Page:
Clinical psychologists are commonly found in medical settings, hospitals, and mental health clinics. They often collaborate with other medical professionals to provide integrated care for individuals with complex psychological conditions. Counselling psychologists, in contrast, are frequently employed in educational settings, community centers, and private practice, where they focus on addressing a wide array of personal and interpersonal issues. 

Focus on Strengths 

Counselling psychology places a significant emphasis on clients’ strengths, resources, and personal growth. Counsellors work collaboratively with clients to help them develop effective coping strategies and foster resilience.

In other words, the onus of improvement is shared with the client, and the two work in a partnership. Clinical psychology, while acknowledging strengths, may focus more on symptom reduction and managing diagnosed disorders. 

Choosing the Right Path: Clinical Psychology or Counselling Psychology? 

The path to becoming either a Clinical Psychologist or a Counselling Psychologist is remarkably similar. It includes completing your education with a relevant degree, gaining experience, and applying for licensure. You can read more about it in our blog How to Become a Therapist in Canada: A Complete Guide.  

The decision to pursue a career in clinical psychology or counselling psychology should be driven by a thorough understanding of one’s professional aspirations, strengths, and preferences. Individuals who are drawn to the challenges of diagnosing and treating severe mental disorders, conducting psychological assessments, and working in medical settings may find clinical psychology to be a fulfilling path. The field also appeals to those motivated to contribute to the advancement of psychological research and knowledge.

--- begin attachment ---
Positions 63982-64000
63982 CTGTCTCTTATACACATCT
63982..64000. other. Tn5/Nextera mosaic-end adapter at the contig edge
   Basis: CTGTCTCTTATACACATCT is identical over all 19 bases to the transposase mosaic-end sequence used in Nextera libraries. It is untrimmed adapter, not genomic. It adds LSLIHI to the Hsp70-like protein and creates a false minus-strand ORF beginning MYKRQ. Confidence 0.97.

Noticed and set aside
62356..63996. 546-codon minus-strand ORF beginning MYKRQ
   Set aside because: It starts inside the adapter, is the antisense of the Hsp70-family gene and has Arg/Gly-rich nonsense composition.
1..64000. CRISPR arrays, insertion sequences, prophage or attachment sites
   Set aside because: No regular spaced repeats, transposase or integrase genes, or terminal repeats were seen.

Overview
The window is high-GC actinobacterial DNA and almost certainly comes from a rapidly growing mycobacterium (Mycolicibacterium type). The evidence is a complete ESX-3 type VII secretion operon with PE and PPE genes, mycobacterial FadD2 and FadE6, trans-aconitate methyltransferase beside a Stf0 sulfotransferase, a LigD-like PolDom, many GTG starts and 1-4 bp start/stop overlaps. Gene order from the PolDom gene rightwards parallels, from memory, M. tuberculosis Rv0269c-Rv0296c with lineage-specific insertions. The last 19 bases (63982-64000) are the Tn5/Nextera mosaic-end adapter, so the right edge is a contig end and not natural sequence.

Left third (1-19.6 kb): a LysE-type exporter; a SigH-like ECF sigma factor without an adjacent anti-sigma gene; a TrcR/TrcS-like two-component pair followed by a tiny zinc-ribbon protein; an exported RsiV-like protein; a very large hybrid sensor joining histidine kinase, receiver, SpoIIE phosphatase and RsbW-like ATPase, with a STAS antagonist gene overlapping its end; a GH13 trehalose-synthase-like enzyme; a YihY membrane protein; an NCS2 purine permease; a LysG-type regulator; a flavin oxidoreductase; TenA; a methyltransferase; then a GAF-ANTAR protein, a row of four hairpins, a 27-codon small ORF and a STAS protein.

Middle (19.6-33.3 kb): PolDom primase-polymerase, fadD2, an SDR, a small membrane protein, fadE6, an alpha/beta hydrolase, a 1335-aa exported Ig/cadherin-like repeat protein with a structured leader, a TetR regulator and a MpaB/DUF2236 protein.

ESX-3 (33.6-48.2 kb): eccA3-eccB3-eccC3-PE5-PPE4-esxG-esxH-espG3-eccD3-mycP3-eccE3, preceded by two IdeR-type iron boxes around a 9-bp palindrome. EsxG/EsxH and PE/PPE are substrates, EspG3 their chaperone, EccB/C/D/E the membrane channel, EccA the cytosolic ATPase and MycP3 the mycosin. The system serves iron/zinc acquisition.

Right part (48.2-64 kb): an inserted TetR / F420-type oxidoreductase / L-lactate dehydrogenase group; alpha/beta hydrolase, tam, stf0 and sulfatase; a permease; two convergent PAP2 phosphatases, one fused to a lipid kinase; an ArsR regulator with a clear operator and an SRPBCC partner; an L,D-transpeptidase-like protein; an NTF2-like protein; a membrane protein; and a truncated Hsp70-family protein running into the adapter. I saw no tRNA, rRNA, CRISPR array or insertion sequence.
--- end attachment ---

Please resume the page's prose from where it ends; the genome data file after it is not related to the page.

On the other hand, those who are passionate about helping individuals navigate everyday life challenges, promoting personal growth, and improving overall well-being might find counselling psychology to be a more suitable fit. Counselling psychologists excel at creating supportive relationships, guiding clients through transitions, and fostering a sense of empowerment and resilience. 

Summing It Up 

  1. The demand for mental health professionals continues to rise in Canada 
  2. Clinical and counselling psychology have some fundamental similarities 
  3. The five factors of differentiation between clinical and counselling psychology 
  4. Which one should you choose as a career path 

We hope we have helped you understand the similarities and differences between clinical and counselling psychology and given you enough information to decide which one you should choose. If a career in counselling appeals to you, take a look at Canada’s leading online counsellor education graduate program and how it can help you realize your goals.